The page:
It’s definitely a vote of confidence and encouraging news for Kyle Kuzma that Rob Pelinka not only did not pull the trigger on a trade involving him this offseason but also signed him to a new 3-year $40 million extension. Since rookie extensions include poison pill restrictions making it hard to match salaries if a team trades the player before the extension kicks in, Kuzma is likely going to be with the Lakers for the entire 2020–21 season.
Kuzma’s rookie extension is interesting because it’s the first one the Lakers have given a player they drafted since Andrew Bynum back in 2008 and the first extension for a player on this roster who was not a Klutch Sports client. While the extension should take a load off Kuzma's shoulders and give him confidence, expectations will continue to exceed what he’s delivered in the past and the pressure will be on him to show he’s worthy of the contract.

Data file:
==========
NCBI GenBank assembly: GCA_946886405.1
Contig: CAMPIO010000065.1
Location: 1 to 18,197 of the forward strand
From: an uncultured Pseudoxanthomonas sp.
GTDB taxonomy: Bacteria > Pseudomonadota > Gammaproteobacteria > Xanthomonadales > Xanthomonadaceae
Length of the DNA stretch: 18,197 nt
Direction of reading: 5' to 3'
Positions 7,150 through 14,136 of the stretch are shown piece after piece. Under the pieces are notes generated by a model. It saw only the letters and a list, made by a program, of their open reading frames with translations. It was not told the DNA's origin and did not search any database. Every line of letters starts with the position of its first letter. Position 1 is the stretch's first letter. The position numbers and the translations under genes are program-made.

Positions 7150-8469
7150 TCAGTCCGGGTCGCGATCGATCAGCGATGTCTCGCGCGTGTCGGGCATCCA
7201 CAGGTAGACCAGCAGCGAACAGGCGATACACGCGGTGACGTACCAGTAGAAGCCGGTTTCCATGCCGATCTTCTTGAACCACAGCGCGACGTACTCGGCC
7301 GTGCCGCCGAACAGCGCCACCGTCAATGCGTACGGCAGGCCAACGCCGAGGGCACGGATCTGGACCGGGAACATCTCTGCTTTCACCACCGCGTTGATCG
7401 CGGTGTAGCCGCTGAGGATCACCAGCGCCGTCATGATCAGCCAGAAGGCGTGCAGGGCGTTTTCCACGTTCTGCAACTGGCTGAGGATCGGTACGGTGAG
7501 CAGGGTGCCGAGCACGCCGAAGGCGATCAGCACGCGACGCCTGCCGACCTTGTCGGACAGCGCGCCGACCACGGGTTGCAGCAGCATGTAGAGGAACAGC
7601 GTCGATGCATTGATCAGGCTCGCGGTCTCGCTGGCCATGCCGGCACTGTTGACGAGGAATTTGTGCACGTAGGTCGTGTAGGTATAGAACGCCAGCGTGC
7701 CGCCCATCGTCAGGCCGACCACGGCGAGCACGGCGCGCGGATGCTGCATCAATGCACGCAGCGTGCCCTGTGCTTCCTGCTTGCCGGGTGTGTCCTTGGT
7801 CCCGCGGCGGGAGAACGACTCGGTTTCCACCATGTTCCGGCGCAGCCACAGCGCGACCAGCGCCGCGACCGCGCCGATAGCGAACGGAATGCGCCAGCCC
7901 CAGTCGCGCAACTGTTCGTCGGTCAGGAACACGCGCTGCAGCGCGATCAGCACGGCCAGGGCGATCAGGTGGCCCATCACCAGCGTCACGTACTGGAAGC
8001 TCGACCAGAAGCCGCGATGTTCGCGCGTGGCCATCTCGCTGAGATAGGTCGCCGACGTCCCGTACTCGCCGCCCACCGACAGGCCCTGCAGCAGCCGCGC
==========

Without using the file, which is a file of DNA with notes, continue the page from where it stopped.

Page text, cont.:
The challenge for Kuzma the last two years has been finding a role on the Lakers that would pay him what he’s worth considering he wants to be a starter but right now he’s stuck behind LeBron James and Anthony Davis. Players in today’s NBA can play the positions they can defend and Kyle Kuzma has shown promising potential as an elite defender against bigger wing players like James Harden, Kawhi Leonard, and Devin Booker.
Going forward, it will be interesting to see if Frank Vogel gives Kyle Kuzma more opportunities to play the two as he did during the preseason. Right now, Kuzma’s main role will be to backup LeBron off the bench at the three. But I also think we’ll continue to see Kuz get minutes at the two, especially when the Lakers face wing scorers too big for Caruso and KCP to handle. Playing the two could ultimately be Kuzma’s path to becoming a starter.
Talen Horton-Tucker’s breakout preseason presents head coach Frank Vogel with the same challenge he faces with Kyle Kuzma: finding enough minutes for a player who could potentially become a star and a future Lakers’ starter. Since Talen will be a restricted free agent next summer, the Lakers need to learn how good he can be. Since they have his Early Bird Rights, they can only offer him the MLE though they can match any offer he might receive.